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I have clearly understood the blowing up $\mathbb{A}^n$ at the origin and it is the zero locus of the polynomials $x_{i}y_{j} = x_{j}y_{i}$ in the mixed product space $\mathbb{A}^n \times \mathbb{P}^{n-1}$ where $(x_1,...x_n)$ in $\mathbb{A}^n$ and $(y_0,...,y_{n-1})$ in $\mathbb{P}^{n-1}$. Please help me to understand the blowing up $\mathbb{P}^n$ at a point, say $p$. Let me try: The blow up should be a closed subset of the product space $\mathbb{P}^n \times \mathbb{P}^{n-1}$. If we blowup $\mathbb{P}^n$ in two points then the blowup will be closed subset of the product space $\mathbb{P}^n \times \mathbb{P}^{n-1} \times \mathbb{P}^{n-1}$. I don't know whether it is correct or not. Is it difficult to construct the blowup of $\mathbb{P}^n$ at a point explicitly when $n > 2$?

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up vote 6 down vote accepted

First point of view
Consider that $\mathbb{A}^n\subset \mathbb P^n$ by identifying $(x_1,\ldots ,x_n)$ with $[1:x_1.\ldots:x_n]$ .
Then glue together the blow-up $B_0 \subset \mathbb{A}^n\times \mathbb P^{n-1}$ of $\mathbb{A}^n$ at $(0,\ldots,0)=[1:0:\ldots:0]$ and the variety $\mathbb P^n\setminus [1:0:\ldots:0] $ by identifying $((x_1,\ldots ,x_n),[x_1:\ldots:x_n])\in B_0$ with $[1:x_1:\ldots:x_n]$ whenever $(x_1,\ldots ,x_n)\neq (0,\ldots ,0)$.
The variety $B$ obtained by this gluing process is the required blow-up of $\mathbb P^n$ at $[1:0:\ldots:0]$

Second point of view
Directly describe the blow-up of $\mathbb P^n$ at $[1:0:\ldots:0]$ as the subvariety $B\subset \mathbb P^n \times\mathbb P^{n-1}$ defined by demanding for a pair $([x_0:x_1:\ldots:x_n],[y_1:\ldots:y_n])\in \mathbb P^n \times\mathbb P^{n-1}$ that the following bihomogeneous conditions of bidegree $(1,1)$ hold: $$ x_iy_j-x_jy_i =0 \quad i,j=1,\ldots, n $$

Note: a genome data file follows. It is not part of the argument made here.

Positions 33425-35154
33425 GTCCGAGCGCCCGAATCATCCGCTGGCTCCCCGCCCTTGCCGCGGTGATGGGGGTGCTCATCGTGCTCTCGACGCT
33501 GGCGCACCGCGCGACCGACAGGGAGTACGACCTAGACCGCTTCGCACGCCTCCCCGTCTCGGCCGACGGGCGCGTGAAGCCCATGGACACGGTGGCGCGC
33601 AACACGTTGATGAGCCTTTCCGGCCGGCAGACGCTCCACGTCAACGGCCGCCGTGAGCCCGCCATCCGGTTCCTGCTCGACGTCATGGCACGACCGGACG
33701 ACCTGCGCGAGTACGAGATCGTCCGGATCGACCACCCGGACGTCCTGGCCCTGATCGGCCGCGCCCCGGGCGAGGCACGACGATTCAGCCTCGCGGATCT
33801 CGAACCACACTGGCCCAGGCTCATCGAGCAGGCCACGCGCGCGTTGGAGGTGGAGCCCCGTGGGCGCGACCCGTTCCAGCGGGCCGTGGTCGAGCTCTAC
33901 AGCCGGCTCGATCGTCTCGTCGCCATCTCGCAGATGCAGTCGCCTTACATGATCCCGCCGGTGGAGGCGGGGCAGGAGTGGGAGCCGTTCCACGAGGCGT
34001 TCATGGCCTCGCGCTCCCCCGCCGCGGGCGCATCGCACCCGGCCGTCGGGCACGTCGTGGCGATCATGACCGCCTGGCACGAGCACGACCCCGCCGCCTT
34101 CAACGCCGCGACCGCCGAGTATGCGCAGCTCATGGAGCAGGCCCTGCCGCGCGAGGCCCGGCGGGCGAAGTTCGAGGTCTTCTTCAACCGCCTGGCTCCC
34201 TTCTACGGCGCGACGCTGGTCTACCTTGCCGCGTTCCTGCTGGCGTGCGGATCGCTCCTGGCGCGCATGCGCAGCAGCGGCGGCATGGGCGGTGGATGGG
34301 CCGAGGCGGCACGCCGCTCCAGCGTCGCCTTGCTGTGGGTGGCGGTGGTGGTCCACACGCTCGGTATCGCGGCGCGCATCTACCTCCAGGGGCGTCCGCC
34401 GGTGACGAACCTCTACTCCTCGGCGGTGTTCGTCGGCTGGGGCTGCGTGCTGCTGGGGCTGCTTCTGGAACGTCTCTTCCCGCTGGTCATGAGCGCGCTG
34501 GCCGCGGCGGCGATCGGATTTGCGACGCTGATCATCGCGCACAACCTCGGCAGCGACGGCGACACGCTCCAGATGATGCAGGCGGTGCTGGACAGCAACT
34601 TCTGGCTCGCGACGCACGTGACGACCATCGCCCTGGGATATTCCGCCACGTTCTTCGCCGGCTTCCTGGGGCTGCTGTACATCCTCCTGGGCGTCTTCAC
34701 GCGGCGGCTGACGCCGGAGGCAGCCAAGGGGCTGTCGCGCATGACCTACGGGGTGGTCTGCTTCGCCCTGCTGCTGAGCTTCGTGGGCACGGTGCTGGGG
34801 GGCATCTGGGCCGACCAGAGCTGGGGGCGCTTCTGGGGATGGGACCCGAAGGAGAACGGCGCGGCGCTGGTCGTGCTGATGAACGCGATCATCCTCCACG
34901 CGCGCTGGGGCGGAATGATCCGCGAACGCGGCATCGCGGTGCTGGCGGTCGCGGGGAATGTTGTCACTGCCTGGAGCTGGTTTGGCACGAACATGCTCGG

(Be sure to notice that these conditions do not involve $x_0$)

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Sir, thank you so much for your wonderful answer. This really helps me. – Tittu Apr 15 '13 at 7:46
Dear Tittu, it was my pleasure. – Georges Elencwajg Apr 15 '13 at 8:18
I have a silly doubt: It is not clear to me that the gluing of $B_0$ with the open set $\mathbb{P}^n \backslash [1: 0 : ... :0]$ gives the projective variety $B$ – Tittu Apr 16 '13 at 6:39
However, it is clear in the second viewpoint that the variety $B$ is projective as it is closed subset of the projective variety $\mathbb{P}^n \times \mathbb{P}^{n-1}$ – Tittu Apr 16 '13 at 6:50
Sir, will it be possible for me to ask more questions on blow up? I am trying some more examples to clearly understand the concept. For example, I would like to know what will be the blowup of a point on a hypersurface in $\mathbb{P}^n$ or in general a point on any projective variety. – Tittu Apr 17 '13 at 6:02

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